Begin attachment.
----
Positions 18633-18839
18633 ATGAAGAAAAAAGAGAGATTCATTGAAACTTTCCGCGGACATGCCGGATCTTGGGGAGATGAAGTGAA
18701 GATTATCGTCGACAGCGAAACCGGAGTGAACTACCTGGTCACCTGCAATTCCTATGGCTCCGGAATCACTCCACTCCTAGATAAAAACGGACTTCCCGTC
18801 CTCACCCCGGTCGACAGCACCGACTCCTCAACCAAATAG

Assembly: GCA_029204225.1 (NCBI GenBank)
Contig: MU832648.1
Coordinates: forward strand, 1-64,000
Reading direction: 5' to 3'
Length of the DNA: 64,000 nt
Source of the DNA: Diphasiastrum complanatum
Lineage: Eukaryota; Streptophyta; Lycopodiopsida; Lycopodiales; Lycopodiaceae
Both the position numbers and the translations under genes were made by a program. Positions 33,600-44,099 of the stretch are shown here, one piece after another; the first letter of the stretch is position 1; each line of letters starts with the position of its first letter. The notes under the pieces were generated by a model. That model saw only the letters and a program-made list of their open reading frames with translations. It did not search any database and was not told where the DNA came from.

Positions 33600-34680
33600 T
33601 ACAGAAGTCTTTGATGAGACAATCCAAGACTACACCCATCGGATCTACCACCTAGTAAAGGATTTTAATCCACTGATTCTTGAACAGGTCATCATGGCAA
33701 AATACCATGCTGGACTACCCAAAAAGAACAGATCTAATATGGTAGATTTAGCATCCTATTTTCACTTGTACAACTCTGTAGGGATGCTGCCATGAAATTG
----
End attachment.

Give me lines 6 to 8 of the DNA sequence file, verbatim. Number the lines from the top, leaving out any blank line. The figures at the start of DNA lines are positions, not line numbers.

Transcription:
Contig: MU832648.1
Coordinates: forward strand, 1-64,000
Reading direction: 5' to 3'